To support the heading "Compulsory Counterclaim" in her answer and give the impression that the counterclaim is compulsory appellant alleged that "FGU has unjustifiably failed to remit to defendant despite repeated demands in gross violation of their Special Agent's Contract x x x." The reference to said contract was included purposely to mislead. While on one hand appellant alleged that appellee's cause of action had nothing to do with the Special Agent's Contract, on the other hand, she claim that FGU violated said contract which gives rise of [sic] her cause of action. Clearly, appellant's cash accountabilities cannot be the offshoot of appellee's alleged violation of the aforesaid contract.
On 19 May 1999, the appellate court denied petitioner's motion for reconsideration,[13] giving rise to the present petition.

Before going into the substantive issues, the Court shall first dispose of some procedural matters raised by the parties. Petitioner claims that respondent is estopped from questioning her non-payment of docket fees because it did not raise this particular issue when it filed its first motion - the "Motion to Strike out Answer With Compulsory Counterclaim And To Declare Defendant In Default" - with the trial court; rather, it was only nine months after receiving petitioner's answer that respondent assailed the trial court's lack of jurisdiction over petitioner's counterclaims based on the latter's failure to pay docket fees.[14] Petitioner's position is unmeritorious. Estoppel by laches arises from the negligence or omission to assert a right within a reasonable time, warranting a presumption that the party entitled to assert it either has abandoned or declined to assert it.[15] In the case at bar, respondent cannot be considered as estopped from assailing the trial court's jurisdiction over petitioner's counterclaim since this issue was raised by respondent with the trial court itself - the body where the action is pending - even before the presentation of any evidence by the parties and definitely, way before any judgment could be rendered by the trial court.

Meanwhile, respondent questions the jurisdiction of the Court of Appeals over the appeal filed by petitioner from the 18 September 1990 and 28 February 1991 orders of the trial court. It is significant to note that this objection to the appellate court's jurisdiction is raised for the first time before this Court; respondent never having raised this issue before the appellate court. Although the lack of jurisdiction of a court may be raised at any stage of the action, a party may be estopped from raising such questions if he has actively taken part in the very proceedings which he questions, belatedly objecting to the court's jurisdiction in the event that that the judgment or order subsequently rendered is adverse to him.[16] In this case, respondent actively took part in the proceedings before the Court of Appeals by filing its appellee's brief with the same.[17] Its participation, when taken together with its failure to object to the appellate court's jurisdiction during the entire duration of the proceedings before such court, demonstrates a willingness to abide by the resolution of the case by such tribunal and accordingly, respondent is now most decidedly estopped from objecting to the Court of Appeals' assumption of jurisdiction over petitioner's appeal.[18]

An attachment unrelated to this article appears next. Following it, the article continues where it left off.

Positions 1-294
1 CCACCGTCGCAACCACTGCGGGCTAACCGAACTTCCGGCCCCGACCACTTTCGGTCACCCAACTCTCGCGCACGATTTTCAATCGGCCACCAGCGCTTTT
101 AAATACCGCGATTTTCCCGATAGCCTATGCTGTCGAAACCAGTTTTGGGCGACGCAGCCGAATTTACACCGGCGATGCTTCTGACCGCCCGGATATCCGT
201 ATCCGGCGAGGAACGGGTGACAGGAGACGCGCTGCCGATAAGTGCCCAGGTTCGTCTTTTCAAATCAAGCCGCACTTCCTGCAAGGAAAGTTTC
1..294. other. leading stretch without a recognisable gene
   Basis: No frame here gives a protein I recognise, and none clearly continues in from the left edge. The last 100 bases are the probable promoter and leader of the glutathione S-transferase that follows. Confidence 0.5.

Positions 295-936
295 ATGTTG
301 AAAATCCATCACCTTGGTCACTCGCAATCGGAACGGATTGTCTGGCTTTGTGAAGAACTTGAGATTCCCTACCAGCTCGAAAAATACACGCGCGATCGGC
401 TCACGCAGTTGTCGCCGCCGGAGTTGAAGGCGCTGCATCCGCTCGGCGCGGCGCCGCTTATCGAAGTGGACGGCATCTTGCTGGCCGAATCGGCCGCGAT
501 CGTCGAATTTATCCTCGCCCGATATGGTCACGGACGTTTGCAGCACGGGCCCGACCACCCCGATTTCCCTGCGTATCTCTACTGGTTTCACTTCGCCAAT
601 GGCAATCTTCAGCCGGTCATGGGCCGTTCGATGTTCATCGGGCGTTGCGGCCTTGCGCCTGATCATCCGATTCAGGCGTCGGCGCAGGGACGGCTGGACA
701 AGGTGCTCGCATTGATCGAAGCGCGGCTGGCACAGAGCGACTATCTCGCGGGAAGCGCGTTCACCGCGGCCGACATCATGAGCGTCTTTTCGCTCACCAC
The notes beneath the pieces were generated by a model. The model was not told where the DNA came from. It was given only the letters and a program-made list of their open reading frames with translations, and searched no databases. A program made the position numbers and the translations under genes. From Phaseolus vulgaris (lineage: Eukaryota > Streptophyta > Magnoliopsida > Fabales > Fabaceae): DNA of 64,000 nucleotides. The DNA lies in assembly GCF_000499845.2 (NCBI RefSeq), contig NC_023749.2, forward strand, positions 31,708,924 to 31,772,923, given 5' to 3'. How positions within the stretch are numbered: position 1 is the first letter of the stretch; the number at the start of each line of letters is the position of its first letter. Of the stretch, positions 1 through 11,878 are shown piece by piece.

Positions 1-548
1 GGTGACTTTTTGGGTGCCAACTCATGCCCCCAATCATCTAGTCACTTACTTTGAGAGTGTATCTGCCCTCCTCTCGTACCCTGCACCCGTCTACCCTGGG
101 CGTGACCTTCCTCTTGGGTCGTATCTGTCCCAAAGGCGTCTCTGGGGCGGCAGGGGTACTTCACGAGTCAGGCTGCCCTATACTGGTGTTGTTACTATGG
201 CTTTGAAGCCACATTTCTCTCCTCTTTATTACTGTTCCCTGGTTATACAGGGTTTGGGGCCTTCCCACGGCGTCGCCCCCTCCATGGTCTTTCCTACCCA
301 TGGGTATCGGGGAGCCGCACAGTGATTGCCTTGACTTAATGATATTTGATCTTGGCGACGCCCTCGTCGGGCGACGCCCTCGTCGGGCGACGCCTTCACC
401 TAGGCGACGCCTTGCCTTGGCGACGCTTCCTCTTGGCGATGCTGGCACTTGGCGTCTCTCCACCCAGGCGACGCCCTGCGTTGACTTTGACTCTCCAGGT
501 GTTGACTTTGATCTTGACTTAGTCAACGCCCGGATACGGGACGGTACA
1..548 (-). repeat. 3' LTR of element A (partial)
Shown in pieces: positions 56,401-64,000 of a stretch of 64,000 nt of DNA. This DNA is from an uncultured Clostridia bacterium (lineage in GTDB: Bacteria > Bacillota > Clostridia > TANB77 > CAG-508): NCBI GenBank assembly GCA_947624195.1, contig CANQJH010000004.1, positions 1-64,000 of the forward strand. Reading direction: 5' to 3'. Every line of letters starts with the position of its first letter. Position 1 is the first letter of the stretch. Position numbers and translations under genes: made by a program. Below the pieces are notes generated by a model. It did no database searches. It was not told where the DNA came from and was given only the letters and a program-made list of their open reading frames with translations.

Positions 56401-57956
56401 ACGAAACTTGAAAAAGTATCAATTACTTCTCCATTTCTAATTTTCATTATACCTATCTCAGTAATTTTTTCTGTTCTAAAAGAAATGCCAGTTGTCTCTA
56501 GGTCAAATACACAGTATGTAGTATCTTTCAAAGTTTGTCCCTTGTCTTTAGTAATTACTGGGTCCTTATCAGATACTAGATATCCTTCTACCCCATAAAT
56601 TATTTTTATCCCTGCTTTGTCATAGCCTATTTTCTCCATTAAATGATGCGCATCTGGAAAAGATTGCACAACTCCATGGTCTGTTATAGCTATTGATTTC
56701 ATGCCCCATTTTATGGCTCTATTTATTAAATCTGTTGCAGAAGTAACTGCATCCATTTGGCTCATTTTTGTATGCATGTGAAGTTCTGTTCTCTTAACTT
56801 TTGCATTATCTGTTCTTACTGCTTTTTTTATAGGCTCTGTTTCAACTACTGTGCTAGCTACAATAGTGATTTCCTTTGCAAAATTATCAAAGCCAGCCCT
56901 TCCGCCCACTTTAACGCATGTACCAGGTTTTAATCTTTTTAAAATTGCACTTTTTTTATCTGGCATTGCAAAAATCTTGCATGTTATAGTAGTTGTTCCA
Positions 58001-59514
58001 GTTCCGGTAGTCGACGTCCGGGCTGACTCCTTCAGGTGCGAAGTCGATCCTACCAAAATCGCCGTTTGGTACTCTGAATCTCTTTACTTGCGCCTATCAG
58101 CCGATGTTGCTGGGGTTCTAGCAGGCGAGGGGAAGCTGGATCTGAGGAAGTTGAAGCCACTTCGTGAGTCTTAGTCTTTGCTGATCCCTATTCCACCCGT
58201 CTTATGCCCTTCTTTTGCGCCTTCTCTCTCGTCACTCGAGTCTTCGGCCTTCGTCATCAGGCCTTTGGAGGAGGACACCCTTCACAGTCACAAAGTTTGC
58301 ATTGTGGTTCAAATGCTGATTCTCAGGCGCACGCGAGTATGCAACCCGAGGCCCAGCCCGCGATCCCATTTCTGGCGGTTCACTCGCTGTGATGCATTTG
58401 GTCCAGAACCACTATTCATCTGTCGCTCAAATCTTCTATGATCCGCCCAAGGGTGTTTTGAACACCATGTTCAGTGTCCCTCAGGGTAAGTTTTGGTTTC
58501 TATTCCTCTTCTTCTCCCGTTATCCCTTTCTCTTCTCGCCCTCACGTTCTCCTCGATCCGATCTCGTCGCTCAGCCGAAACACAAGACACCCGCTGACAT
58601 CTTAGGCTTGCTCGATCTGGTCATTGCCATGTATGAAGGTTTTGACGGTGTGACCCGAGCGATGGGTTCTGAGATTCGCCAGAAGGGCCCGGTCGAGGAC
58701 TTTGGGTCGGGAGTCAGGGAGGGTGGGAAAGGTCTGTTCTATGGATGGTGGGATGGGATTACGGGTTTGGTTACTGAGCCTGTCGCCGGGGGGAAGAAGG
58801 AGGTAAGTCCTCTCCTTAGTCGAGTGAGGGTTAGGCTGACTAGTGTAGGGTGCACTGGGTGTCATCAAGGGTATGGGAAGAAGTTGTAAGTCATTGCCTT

The basic issue for resolution in this case is whether or not the counterclaim of petitioner is compulsory or permissive in nature. A compulsory counterclaim is one which, being cognizable by the regular courts of justice, arises out of or is connected with the transaction or occurrence constituting the subject matter of the opposing party's claim and does not require for its adjudication the presence of third parties of whom the court cannot acquire jurisdiction.[19]